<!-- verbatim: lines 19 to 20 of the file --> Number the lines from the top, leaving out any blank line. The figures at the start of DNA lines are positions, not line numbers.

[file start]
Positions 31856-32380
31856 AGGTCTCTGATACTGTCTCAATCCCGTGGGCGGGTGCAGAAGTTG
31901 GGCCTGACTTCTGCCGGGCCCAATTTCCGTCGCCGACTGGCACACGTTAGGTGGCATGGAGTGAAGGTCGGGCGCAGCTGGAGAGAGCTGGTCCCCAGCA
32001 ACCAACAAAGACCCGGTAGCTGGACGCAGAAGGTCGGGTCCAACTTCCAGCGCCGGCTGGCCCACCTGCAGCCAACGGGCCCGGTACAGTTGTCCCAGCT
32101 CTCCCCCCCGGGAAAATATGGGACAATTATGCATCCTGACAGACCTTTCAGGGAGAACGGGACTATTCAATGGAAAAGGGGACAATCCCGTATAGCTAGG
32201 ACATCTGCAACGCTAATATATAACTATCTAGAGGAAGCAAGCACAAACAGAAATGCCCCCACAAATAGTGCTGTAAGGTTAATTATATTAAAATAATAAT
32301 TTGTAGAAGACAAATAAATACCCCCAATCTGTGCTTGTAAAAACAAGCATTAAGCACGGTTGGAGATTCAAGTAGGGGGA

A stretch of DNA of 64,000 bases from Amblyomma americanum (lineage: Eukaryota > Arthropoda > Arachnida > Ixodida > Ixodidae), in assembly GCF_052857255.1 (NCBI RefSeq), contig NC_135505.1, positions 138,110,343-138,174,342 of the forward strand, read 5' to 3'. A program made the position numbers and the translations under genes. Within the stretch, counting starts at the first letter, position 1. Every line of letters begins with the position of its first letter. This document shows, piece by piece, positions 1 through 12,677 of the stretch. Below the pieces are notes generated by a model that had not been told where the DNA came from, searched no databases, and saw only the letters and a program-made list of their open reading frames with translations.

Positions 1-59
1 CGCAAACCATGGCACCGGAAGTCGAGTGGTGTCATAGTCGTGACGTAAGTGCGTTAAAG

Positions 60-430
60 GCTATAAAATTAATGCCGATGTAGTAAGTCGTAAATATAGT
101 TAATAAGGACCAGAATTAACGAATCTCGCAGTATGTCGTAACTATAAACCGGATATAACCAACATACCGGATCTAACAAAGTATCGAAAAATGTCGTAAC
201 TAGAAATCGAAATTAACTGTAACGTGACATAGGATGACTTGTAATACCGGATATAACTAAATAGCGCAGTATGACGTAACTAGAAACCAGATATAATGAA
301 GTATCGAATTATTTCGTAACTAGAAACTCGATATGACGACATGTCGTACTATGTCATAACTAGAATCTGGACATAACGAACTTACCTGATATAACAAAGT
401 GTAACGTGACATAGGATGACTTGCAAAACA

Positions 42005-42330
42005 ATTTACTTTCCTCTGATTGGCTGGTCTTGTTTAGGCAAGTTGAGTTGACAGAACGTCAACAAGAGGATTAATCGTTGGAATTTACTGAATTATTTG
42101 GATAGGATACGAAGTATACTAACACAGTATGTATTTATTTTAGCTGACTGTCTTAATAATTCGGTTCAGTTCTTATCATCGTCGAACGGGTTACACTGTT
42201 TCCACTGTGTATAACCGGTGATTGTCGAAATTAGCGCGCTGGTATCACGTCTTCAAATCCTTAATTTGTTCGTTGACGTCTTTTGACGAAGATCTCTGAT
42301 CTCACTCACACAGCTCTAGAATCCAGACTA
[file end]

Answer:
42101 GATAGGATACGAAGTATACTAACACAGTATGTATTTATTTTAGCTGACTGTCTTAATAATTCGGTTCAGTTCTTATCATCGTCGAACGGGTTACACTGTT
42201 TCCACTGTGTATAACCGGTGATTGTCGAAATTAGCGCGCTGGTATCACGTCTTCAAATCCTTAATTTGTTCGTTGACGTCTTTTGACGAAGATCTCTGAT